“Is that a dangerous feminist ideal, is that women are created equal?” Ernst said.

“I very much regret that statement, and I’ve always believed strongly in the equality of women and men and for equal rights and opportunities for women,” Rao said. “I’m honestly not sure why I wrote that in college.”

Delaware Democrat Chris Coons said he would agree with Rao’s characterization of those old writings, which “are at the very least cringe worthy,” but focused his questions on more recent writings that advocated great authority for the president.

Minnesota Democrat Amy Klobucha pressed Rao on her writing that the independent Consumer Financial Protection Bureau was unconstitutional if the president could not fire its director.

Rao currently heads the Office of Information and Regulatory Affairs, part of the Office of Management and Budget in the White House. A former clerk of Justice Clarence Thomas, she is on leave as the director and founder of the Center for the Study of the Administrative State at the Antonin Scalia Law School at George Mason University. Rao has never been a judge.

Utah GOP Sen. Mike Lee said confirmation hearings had turned into a “blood bath” that includes delving into the distant past to find reasons to attack nominees. “People grow, they learn, we should allow those changes to be taken into account,” Lee said. “There’s certainly nothing disqualifying here.”

And Louisiana Republican John Kennedy said the question for nominees shouldn’t be their previous views but how they will set aside those views to rule on the law.

“I don’t want a nominee that’s never thought about the world,” Kennedy said. “I prefer to have a nominee that has an intellect above a single-cell organism, that doesn’t come in here as a blank slate.”

And then there was the topic of dwarf tossing, which Rao wrote about in a Notre Dame Law Review article.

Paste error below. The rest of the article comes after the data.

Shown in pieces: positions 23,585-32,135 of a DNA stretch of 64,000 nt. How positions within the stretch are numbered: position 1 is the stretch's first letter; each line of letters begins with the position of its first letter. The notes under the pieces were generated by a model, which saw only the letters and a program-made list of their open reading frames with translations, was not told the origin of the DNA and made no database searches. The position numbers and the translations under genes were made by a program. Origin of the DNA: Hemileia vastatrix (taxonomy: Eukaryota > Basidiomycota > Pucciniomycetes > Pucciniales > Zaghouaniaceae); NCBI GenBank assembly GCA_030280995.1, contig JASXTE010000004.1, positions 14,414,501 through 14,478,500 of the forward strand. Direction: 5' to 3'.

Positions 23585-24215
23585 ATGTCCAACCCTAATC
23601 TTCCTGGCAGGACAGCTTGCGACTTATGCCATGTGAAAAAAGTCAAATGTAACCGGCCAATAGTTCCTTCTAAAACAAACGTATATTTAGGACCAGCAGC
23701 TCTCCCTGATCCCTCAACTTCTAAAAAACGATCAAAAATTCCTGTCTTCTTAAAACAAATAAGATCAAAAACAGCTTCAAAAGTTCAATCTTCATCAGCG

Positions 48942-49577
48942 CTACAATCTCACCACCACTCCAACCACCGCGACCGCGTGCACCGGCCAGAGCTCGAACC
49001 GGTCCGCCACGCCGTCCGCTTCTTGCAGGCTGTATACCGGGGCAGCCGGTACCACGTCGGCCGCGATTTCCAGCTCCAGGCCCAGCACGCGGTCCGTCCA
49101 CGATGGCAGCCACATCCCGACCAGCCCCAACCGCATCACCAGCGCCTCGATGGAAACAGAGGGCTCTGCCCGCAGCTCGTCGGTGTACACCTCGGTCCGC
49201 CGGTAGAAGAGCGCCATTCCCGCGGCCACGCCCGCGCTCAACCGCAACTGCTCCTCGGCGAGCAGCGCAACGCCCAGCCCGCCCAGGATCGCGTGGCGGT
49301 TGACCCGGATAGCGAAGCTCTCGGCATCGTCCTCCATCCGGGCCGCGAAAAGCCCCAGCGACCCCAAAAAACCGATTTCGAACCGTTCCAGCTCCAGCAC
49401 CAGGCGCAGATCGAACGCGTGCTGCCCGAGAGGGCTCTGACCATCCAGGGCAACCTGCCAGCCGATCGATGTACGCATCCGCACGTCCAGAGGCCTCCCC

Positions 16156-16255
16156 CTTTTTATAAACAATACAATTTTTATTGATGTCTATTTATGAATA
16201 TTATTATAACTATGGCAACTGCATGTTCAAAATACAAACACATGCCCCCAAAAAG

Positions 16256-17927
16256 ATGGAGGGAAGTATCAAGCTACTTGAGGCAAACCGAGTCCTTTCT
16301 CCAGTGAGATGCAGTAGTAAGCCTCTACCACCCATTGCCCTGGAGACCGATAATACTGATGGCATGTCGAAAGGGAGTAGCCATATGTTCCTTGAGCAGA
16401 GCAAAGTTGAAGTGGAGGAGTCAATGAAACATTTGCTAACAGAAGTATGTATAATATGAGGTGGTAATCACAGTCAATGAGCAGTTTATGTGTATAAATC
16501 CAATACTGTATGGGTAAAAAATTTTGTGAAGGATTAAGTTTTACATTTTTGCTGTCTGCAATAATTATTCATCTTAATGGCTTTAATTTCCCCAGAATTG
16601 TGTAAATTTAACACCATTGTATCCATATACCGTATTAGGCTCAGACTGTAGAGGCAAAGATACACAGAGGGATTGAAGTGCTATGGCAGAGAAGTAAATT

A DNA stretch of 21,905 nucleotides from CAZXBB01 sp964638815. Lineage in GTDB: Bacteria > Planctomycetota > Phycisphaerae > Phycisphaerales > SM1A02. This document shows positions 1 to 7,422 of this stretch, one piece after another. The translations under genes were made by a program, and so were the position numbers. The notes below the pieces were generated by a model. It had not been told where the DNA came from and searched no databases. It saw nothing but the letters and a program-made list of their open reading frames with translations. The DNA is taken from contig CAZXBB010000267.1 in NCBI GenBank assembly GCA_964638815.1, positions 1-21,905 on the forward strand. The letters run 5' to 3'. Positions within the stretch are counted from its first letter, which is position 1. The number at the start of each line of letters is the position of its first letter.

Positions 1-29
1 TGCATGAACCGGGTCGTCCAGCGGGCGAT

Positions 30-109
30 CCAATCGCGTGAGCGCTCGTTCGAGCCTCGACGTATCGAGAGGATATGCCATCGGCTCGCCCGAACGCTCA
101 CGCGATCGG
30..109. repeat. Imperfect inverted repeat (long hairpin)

Under questioning from Hawaii Democratic Sen. Mazie K. Hirono, Rao responded that she wrote an article about a town in France making dwarf tossing illegal and the different conceptions of dignity. And she said an individual dwarf made a living participating in tossing and claimed the ban affected his “dignitary interests.”

“But in my article, I don’t take a position one way or the other on these issues, I’m just pointing out …” Rao said, when Hirono interrupted her.

“I think your article has been interpreted as you were OK with dwarf tossing,” Hirono said. “This is one of the reasons why an organization that supports their issues is very much against your nomination.”

The Little People of America wrote the Judiciary Committee last year in opposition to Rao’s nomination because they said she supported the overturning of the banned practice of dwarf tossing.

A committee vote on Rao’s nomination has not been set. Rao only needs a majority to win confirmation in the Senate, where Republicans hold a 53-47 advantage.

Also watch: A missing bathroom door, the third kick of the mule and Movin’ On Up (in Hart) — Congressional Hits and Misses